If that were the case, they could probably sell licenses for that suite for around ten dollars, and make a nice profit.

    The shame is, I'll be fooling around with MS Office in the next couple days. I need to create a couple of documents, which are real easy to create in Open Office or LibreOffice. Unfortunately, the computers on which the documents will be used have had problems with documents that I've created in the past. The XP machines can't read ODF, and something gets lost in translation when I tell Open Office to save documents in other formats.

    So - one more time, I'll be installing a pirated version of MS Office into a virtual machine, just to create a couple of simple documents. Then, I'll just revert the VM back to a snapshot taken before installation.

    Life could be so much simpler, if MS actually cooperated with the rest of the world on standards.

  • by ceoyoyo (59147) on Wednesday November 16, 2011 @01:00AM (#38070416)

    A company with no growth paying 3% dividends and consistently losing pieces of their core markets year after year? This is a good place to sink cash for the long run?

    Microsoft ten years ago, maybe. Microsoft now?

  • by JDG1980 (2438906) on Wednesday November 16, 2011 @02:10AM (#38070768)

    MS Office is far from perfect, but right now it's still the best office suite in the industry. The fact that its file format is a de facto standard is a large part of that, but not the whole thing. OpenOffice.org/LibreOffice is notably slower, less user-friendly, and not particularly compatible with MS Office documents.

    Since the formats for both OOXML and the older binary documents are publicly available from Microsoft, the open-source community should be able to do better. Unfortunately, open-source priorities are often deeply screwed up, and vitally important projects are left to stagnate.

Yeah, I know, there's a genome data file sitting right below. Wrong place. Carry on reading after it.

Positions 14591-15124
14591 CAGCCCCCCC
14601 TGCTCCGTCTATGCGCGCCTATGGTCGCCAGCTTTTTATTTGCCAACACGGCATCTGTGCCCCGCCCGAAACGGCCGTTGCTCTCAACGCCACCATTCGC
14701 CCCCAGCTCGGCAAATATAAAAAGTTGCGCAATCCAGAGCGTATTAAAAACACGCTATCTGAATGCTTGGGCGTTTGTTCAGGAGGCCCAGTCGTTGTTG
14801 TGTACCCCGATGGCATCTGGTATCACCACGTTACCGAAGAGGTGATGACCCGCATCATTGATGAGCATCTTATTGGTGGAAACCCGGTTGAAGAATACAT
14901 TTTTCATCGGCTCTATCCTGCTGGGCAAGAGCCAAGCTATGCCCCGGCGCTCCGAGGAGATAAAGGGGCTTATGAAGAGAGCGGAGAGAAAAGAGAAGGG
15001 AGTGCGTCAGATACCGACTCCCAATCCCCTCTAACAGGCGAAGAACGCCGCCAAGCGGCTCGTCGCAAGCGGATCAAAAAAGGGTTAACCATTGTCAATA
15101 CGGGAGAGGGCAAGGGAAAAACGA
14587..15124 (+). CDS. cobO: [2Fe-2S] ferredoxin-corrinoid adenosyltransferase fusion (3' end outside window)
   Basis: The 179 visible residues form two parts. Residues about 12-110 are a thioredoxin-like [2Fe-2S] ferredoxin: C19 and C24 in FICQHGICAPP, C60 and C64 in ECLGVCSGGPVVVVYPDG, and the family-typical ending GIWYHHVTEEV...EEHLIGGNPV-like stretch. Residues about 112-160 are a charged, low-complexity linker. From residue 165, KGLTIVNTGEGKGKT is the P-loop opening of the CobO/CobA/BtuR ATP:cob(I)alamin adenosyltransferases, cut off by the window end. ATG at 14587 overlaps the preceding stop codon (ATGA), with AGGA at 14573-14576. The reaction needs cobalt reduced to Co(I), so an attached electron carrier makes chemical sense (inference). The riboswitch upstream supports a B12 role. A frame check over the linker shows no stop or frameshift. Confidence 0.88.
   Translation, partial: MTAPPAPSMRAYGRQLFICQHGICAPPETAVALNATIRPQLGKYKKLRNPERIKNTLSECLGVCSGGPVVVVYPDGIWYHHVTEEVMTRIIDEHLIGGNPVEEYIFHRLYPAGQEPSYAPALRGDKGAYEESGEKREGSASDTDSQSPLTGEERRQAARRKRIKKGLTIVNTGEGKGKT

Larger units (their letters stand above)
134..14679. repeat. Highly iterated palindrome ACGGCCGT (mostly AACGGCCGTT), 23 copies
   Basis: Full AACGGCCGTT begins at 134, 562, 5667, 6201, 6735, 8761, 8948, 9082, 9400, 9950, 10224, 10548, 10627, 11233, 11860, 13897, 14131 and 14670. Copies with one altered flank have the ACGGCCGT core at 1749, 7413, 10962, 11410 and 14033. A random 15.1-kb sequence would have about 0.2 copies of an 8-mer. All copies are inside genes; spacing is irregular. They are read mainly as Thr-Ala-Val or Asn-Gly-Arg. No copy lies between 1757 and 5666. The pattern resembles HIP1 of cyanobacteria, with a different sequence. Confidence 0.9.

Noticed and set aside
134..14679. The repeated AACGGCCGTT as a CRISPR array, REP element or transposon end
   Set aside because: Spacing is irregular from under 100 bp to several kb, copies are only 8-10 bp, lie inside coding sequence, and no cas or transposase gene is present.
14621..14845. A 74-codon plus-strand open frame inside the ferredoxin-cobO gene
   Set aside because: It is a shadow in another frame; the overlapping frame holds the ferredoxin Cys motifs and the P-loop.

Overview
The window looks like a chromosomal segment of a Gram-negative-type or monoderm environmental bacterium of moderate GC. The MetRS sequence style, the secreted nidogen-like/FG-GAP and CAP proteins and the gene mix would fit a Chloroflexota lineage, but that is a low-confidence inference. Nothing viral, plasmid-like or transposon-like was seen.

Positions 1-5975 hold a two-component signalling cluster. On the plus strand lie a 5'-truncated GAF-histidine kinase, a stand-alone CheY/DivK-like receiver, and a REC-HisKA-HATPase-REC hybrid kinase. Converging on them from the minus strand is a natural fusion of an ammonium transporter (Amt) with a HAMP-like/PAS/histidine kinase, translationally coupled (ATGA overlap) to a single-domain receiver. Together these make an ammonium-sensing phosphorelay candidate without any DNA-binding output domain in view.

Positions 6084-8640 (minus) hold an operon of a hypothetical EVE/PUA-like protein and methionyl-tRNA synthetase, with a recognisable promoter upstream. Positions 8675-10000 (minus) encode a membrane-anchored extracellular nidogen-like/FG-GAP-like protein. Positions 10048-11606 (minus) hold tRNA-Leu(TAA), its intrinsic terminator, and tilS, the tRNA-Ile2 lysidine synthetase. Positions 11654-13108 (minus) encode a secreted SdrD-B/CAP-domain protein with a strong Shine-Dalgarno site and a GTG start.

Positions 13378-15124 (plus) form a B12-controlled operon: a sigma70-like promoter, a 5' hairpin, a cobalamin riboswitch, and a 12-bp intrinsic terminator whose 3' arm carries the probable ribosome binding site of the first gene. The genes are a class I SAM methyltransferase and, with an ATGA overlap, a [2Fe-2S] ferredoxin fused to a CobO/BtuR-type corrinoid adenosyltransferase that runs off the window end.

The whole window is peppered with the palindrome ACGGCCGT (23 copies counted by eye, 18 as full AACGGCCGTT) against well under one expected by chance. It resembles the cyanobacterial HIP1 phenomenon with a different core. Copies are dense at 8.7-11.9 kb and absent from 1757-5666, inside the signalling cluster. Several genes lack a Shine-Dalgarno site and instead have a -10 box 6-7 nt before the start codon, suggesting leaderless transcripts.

• by DusterBar (881355) on Wednesday November 16, 2011 @02:17AM (#38070814) Homepage
    While Microsoft stock is not going up, it is unclear why. The company has, over the last 10 years, over doubled revenue and almost tripled profit. And it did this in an environment where they held 80+% of their primary market. This requires innovation and growth into new markets since you can't grow much when you already have 80+%

    Looking at Apple, they have done well. Made products people want. Gained technology to product price competitive products. But the real point is that they were under 3% of the market and now are at 12% or so. Microsoft still is over 80% but the point is that growing by 9 basis points for Microsoft would be just over 10% but for apple it was 400% growth. In fact, there is no way Microsoft can grow more that 25% in their primary market as, well, that would put them at 100%, The growth potential is almost all in other markets and new technologies. Apple, on the other hand, has tons of room to grow into if they can take more market share. However, if you look at their actual financial data, it is the new markets that really pushed them forward over the last 10 years. They executed very well in identifying new opportunities and taking the risk to enter those markets at the right point.

    Microsoft is currently, I believe, undervalued. Microsoft does have some very bright people and some compelling products coming, And they continue to be stable too. Not that Apple is not in a major growth spurt, but they are also valued relatively highly compared to earnings.
  • by Yuioup (452151) on Wednesday November 16, 2011 @03:56AM (#38071140)

    This line says it all:

    "My granddaughters don't even know what Microsoft does."

  • by Shivetya (243324) on Wednesday November 16, 2011 @07:06AM (#38071808) Homepage Journal

    I kid, I kid.

    I hope.

  • by PopeRatzo (965947) * on Wednesday November 16, 2011 @08:48AM (#38072280) Homepage Journal

    What are your thoughts?

    By putting the relationship between operating systems in terms of war, you demonstrate that you are not interested in actually getting my thoughts on anything and only want to make your little point.